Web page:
• Kayranli et al. (2010). Carbon storage and fluxes within freshwater wetlands: a critical review. Wetlands, 30, pp. 111 -124. https://doi.org/10.1007/s13157-009-0003-4
  • Leonard, M., Gilpin, B., Robson, B., & Wall, K. (2016). Field study of the composition of greywater and comparison of microbiological indicators of water quality in on-site systems. https://doi.org/10.1007/s10661-016-5442-9
  • Parde, D., Patwa, A., Shukla, A., Vijay, R., Killedar, D. J., & Kumar, R. (2021). A review of constructed wetlands on type, treatment and technology of wastewater. Environmental Technology & Innovation21, 101261.
  • Pauling, C., & Ataria, J. (2010). Tiaki Para.  A Study of Ngai Tahu Values and Issues Regarding Waste. Manaaki Whenua Press, Landcare Research.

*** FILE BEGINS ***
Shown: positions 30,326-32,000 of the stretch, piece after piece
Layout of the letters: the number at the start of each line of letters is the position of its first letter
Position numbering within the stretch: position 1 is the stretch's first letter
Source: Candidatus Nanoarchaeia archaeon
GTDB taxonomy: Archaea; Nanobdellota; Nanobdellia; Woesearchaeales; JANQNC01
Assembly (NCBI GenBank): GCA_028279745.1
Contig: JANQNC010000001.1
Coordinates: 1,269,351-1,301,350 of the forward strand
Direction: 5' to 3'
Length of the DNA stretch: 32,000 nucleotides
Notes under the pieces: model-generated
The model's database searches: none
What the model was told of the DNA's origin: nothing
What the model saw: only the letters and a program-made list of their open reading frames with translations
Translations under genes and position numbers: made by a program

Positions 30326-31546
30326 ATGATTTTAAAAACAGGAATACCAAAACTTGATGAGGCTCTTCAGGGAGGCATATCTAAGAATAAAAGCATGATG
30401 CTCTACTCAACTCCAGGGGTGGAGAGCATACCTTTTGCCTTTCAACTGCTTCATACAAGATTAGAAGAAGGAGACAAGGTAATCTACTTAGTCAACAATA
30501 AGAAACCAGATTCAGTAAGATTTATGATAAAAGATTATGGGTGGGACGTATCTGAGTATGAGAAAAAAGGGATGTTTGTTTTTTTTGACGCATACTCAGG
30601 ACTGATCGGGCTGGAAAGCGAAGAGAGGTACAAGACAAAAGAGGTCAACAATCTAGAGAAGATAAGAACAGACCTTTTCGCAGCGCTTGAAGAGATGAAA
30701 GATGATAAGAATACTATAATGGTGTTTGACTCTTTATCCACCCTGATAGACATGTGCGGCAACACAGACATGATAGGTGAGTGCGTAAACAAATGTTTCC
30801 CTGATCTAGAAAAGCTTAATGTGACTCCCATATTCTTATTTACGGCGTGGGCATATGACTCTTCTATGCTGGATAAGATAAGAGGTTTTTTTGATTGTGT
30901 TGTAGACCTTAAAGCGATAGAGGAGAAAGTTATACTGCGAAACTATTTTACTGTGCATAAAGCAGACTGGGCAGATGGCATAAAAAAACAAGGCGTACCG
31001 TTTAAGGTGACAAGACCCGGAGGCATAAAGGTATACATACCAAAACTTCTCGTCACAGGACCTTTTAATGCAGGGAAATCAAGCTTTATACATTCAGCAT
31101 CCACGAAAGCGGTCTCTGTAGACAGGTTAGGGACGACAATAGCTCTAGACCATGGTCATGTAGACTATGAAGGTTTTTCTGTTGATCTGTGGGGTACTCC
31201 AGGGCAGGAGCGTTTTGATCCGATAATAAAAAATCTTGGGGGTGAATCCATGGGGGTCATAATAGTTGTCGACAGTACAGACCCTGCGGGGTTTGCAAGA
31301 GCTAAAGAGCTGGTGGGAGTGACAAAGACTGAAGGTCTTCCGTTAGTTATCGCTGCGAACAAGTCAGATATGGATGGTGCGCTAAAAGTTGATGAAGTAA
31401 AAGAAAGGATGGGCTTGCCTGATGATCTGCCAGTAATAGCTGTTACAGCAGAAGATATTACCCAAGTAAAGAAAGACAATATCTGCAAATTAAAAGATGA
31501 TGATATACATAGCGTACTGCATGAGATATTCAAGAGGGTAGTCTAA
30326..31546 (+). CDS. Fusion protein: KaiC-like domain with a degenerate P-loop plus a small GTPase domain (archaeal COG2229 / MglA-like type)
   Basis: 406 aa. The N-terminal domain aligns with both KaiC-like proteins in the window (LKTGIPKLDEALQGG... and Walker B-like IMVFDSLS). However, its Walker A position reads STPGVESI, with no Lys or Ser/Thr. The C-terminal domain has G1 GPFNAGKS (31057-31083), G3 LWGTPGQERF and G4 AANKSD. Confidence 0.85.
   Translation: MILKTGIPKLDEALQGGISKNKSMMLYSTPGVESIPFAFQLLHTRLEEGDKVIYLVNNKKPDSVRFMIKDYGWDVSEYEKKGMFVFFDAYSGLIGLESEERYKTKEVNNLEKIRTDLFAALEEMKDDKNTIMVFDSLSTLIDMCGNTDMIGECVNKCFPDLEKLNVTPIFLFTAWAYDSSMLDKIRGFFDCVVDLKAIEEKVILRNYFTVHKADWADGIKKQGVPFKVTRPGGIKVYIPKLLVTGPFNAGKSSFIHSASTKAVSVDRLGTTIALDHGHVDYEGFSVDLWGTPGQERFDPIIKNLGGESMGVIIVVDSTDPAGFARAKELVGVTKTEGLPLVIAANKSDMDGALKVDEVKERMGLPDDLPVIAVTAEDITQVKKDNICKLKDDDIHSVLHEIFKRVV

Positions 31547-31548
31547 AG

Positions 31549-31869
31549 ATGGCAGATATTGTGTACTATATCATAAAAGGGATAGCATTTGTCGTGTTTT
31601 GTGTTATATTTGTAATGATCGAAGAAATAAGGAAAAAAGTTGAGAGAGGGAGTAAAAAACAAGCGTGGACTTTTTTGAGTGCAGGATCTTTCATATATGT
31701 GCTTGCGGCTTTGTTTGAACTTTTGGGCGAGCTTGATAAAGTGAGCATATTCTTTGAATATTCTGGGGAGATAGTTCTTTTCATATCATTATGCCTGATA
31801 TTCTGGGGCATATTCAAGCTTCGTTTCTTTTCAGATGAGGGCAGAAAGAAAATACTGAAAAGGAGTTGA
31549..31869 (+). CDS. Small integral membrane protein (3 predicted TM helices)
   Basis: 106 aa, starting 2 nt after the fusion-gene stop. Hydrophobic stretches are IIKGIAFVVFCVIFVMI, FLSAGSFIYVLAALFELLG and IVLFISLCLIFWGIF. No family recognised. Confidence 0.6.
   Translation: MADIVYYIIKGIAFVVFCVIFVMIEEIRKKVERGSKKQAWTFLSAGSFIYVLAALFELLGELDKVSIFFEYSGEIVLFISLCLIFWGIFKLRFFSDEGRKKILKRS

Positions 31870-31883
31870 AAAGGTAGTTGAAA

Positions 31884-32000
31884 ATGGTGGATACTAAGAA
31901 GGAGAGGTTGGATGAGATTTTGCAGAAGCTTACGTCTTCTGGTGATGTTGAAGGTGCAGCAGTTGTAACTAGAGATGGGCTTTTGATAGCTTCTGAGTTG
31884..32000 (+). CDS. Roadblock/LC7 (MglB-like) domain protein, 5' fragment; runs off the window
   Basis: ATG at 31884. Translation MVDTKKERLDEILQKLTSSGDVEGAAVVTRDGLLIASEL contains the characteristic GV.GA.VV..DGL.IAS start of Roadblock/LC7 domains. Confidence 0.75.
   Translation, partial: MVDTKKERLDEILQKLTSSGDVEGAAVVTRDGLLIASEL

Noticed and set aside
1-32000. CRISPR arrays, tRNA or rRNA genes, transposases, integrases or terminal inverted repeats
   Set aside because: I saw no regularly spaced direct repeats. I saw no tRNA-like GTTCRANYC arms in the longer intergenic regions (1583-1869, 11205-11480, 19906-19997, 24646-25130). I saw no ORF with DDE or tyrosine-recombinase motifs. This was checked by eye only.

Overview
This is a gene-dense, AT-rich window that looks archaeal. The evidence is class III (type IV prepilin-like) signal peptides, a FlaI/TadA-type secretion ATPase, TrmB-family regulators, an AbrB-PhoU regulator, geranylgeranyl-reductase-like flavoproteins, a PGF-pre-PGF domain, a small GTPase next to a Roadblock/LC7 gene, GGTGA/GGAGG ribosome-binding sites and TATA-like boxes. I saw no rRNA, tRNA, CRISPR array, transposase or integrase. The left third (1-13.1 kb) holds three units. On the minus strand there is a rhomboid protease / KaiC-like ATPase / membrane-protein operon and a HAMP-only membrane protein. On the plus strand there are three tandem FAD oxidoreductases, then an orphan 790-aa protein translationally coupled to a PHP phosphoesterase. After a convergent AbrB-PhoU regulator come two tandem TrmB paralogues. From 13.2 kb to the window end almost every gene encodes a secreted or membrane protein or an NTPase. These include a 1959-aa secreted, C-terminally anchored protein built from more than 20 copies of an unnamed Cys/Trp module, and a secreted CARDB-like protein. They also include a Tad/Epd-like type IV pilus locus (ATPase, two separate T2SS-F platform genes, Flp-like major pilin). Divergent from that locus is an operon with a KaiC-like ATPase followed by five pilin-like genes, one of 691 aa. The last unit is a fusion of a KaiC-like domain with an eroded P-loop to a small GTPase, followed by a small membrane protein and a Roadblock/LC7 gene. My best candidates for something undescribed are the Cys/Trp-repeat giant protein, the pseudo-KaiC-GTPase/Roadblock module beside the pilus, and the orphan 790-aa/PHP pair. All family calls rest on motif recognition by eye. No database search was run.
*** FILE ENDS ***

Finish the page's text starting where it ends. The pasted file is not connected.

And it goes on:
• Reis, M. C. G., Borges, A. C., Cunha, F. F. da, & Silva, R. R. da. (2023). Evapotranspiration beds as a zero-discharge nature-based solution for wastewater disposal: A review. Ecological Engineering, 189, 106896. https://doi.org/10.1016/J.ECOLENG.2023.106896
  • Salimi, S. & Scholz, M. (2021). Impact of climate change on wetland ecosystems: A critical review of experimental wetlands. Journal of Environmental Management, vol. 286. 
  • Scholz, M. (2023). Wetlands for water pollution control. Elsevier.
  • Simmonds, K., Austin, D., & Madison, M. (2019). Cultural Drivers Toward Land Based Disposal And Applications Enabling This. Water New Zealand. Available online: https://www.waternz.org.nz/Resources/Article?Action=View&Article_id=1756. Date accessed 9 May, 2024.
  • The Ramsar Convention on Wetlands of International Importance Especially as Waterfowl Habitat (The Convention on Wetlands) (1971). Ramsar, Iran.